It's a shame. Basically every track featuring Sariñana is a winner, suggesting an awesome and completely fresh direction for Lopez. It's not worth losing sleep over the worst tracks on Tychozorente -- the best thing about Omar Rodriguez-Lopez albums is that, if you don't like the one you're listening to, there's a good chance he's already recorded eight more that sound nothing like it.

Maybe that intervention can wait, after all.

6
Music


Books


Film


Recent
Music

12 Essential Performances from New Orleans' Piano "Professors"

New Orleans music is renowned for its piano players. Here's a dozen jams from great Crescent City keyboardists, past and present, and a little something extra.

Music

Jess Williamson Reimagines the Occult As Source Power on 'Sorceress'

Folk singer-songwriter, Jess Williamson wants listeners to know magic is not found in tarot cards or mass-produced smudge sticks. Rather, transformative power is deeply personal, thereby locating Sorceress as an indelible conveyor of strength and wisdom.

By the Book

Flight and Return: Kendra Atleework's Memoir, 'Miracle Country'

Although inconsistent as a memoir, Miracle Country is a breathtaking environmental history. Atleework is a shrewd observer and her writing is a gratifying contribution to the desert-literature genre.

Music

Mark Olson and Ingunn Ringvold Celebrate New Album With Performance Video (premiere)

Mark Olson (The Jayhawks) and Ingunn Ringvold share a 20-minute performance video that highlights their new album, Magdalen Accepts the Invitation. "This was an opportunity to perform the new songs and pretend in a way that we were still going on tour because we had been so looking forward to that."

Music

David Grubbs and Taku Unami Collaborate on the Downright Riveting 'Comet Meta'

Comet Meta is a brilliant record full of compositions and moments worthy of their own accord, but what's really enticing is that it's not only by David Grubbs but of him. It's perhaps the most emotive, dream-like, and accomplished piece of Grubbsian experimental post-rock.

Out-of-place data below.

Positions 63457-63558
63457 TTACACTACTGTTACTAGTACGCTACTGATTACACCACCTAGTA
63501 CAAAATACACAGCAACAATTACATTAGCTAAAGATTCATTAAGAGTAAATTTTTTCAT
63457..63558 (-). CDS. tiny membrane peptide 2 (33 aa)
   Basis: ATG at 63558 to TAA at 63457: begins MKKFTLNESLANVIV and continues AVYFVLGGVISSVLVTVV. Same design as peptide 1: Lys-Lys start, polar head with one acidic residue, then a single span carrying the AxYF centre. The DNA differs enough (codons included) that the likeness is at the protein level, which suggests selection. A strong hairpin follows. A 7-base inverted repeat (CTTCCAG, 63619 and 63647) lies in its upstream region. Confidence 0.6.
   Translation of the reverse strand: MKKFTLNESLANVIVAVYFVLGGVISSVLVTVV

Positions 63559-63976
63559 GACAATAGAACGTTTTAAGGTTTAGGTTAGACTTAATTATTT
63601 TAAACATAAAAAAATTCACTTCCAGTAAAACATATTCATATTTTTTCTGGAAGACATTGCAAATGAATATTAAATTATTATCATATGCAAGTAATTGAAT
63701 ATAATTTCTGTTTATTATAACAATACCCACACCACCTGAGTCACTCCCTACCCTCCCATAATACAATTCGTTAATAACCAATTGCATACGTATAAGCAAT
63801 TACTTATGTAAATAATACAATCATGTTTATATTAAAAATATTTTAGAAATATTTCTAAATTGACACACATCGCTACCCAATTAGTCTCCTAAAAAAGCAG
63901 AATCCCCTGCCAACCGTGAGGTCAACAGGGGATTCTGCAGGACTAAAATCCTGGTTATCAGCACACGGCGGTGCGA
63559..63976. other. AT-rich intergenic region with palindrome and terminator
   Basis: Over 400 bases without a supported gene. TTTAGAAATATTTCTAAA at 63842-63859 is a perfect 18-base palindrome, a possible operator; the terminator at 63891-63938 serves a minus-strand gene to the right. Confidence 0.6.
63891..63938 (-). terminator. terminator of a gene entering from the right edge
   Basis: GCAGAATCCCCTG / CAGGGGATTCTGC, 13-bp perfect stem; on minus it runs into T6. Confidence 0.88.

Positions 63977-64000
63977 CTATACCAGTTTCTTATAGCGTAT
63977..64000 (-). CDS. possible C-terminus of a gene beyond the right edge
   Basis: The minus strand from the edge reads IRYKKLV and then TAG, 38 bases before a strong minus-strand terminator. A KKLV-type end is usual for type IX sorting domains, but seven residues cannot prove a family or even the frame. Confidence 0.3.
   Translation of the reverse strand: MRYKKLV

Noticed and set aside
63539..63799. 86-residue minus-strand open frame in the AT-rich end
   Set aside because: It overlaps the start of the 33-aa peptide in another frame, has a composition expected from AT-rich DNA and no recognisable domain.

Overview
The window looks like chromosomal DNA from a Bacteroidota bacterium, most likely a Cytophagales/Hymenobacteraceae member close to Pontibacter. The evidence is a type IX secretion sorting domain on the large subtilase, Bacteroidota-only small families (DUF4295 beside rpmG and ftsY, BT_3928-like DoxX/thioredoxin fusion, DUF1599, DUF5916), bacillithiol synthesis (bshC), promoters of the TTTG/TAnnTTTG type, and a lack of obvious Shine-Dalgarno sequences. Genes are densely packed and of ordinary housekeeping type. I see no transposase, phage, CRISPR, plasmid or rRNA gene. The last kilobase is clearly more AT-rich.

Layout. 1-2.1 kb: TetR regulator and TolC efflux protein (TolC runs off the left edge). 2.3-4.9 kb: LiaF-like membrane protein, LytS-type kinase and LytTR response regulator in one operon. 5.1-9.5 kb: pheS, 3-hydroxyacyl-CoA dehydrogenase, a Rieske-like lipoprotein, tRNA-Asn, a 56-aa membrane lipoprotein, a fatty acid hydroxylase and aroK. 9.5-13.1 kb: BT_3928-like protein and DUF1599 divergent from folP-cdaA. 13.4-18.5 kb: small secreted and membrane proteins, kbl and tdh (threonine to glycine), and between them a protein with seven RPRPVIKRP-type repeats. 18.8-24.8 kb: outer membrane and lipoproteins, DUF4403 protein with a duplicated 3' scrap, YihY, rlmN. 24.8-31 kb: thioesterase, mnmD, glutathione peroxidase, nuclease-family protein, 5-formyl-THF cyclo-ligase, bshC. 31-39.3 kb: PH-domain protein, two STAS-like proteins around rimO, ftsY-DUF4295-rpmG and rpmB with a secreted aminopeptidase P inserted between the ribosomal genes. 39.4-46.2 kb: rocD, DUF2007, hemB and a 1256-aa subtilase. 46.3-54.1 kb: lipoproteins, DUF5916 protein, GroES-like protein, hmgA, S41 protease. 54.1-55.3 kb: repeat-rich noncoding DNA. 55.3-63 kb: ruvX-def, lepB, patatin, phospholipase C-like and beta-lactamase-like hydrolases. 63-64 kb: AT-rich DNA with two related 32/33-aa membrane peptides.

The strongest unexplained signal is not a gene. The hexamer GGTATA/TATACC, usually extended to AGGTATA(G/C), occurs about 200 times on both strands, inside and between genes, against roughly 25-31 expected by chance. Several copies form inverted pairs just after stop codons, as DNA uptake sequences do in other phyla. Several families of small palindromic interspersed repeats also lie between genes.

Music

On Their 2003 Self-Titled Album, Buzzcocks Donned a Harder Sound and Wore it With Style and Taste

Buzzcocks, the band's fourth album since their return to touring in 1989, changed their sound but retained what made them great in the first place

Reading Pandemics

Chaucer's Plague Tales

In 18 months, the "Great Pestilence" of 1348-49 killed half of England's population, and by 1351 half the population of the world. Chaucer's plague tales reveal the conservative edges of an astonishingly innovative medieval poet.

Music

Country's Jaime Wyatt Gets in Touch With Herself on 'Neon Cross'

Neon Cross is country artist Jaime Wyatt's way of getting in touch with all the emotions she's been going through. But more specifically, it's about accepting both the past and the present and moving on with pride.

Music

Counterbalance 17: Public Enemy - 'It Takes a Nation of Millions to Hold Us Back'

Hip-hop makes its debut on the Big List with Public Enemy’s meaty, beaty manifesto, and all the jealous punks can’t stop the dunk. Counterbalance’s Klinger and Mendelsohn give it a listen.

Music

Sondre Lerche and the Art of Radical Sincerity

"It feels strange to say it", says Norwegian pop artist Sondre Lerche about his ninth studio album, "but this is the perfect time for Patience. I wanted this to be something meaningful in the middle of all that's going on."

Books

How the Template for Modern Combat Journalism Developed

The superbly researched Journalism and the Russo-Japanese War tells readers how Japan pioneered modern techniques of propaganda and censorship in the Russo-Japanese War.

Film

From Horrifying Comedy to Darkly Funny Horror: Bob Clark Films

What if I told you that the director of one of the most heartwarming and beloved Christmas movies of all time is the same director as probably the most terrifying and disturbing yuletide horror films of all time?

Reviews
Collapse Expand Reviews

Features
Collapse Expand Features
PM Picks
Collapse Expand Pm Picks

© 1999-2020 PopMatters.com. All rights reserved.
PopMatters is wholly independent, women-owned and operated.